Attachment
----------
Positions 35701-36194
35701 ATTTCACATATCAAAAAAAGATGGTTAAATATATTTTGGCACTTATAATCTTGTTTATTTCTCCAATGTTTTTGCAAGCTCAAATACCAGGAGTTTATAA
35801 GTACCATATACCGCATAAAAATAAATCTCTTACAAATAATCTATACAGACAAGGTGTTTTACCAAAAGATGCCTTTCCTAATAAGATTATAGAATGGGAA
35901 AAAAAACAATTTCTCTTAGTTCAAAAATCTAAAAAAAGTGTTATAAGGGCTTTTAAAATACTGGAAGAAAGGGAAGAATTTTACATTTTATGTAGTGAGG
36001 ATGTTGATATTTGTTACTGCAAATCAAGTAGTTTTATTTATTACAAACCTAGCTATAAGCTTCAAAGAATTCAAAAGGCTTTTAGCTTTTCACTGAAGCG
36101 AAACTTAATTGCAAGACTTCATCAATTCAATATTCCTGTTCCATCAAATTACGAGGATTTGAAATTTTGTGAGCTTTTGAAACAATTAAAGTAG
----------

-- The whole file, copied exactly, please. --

Positions 35701-36194
35701 ATTTCACATATCAAAAAAAGATGGTTAAATATATTTTGGCACTTATAATCTTGTTTATTTCTCCAATGTTTTTGCAAGCTCAAATACCAGGAGTTTATAA
35801 GTACCATATACCGCATAAAAATAAATCTCTTACAAATAATCTATACAGACAAGGTGTTTTACCAAAAGATGCCTTTCCTAATAAGATTATAGAATGGGAA
35901 AAAAAACAATTTCTCTTAGTTCAAAAATCTAAAAAAAGTGTTATAAGGGCTTTTAAAATACTGGAAGAAAGGGAAGAATTTTACATTTTATGTAGTGAGG
36001 ATGTTGATATTTGTTACTGCAAATCAAGTAGTTTTATTTATTACAAACCTAGCTATAAGCTTCAAAGAATTCAAAAGGCTTTTAGCTTTTCACTGAAGCG
36101 AAACTTAATTGCAAGACTTCATCAATTCAATATTCCTGTTCCATCAAATTACGAGGATTTGAAATTTTGTGAGCTTTTGAAACAATTAAAGTAG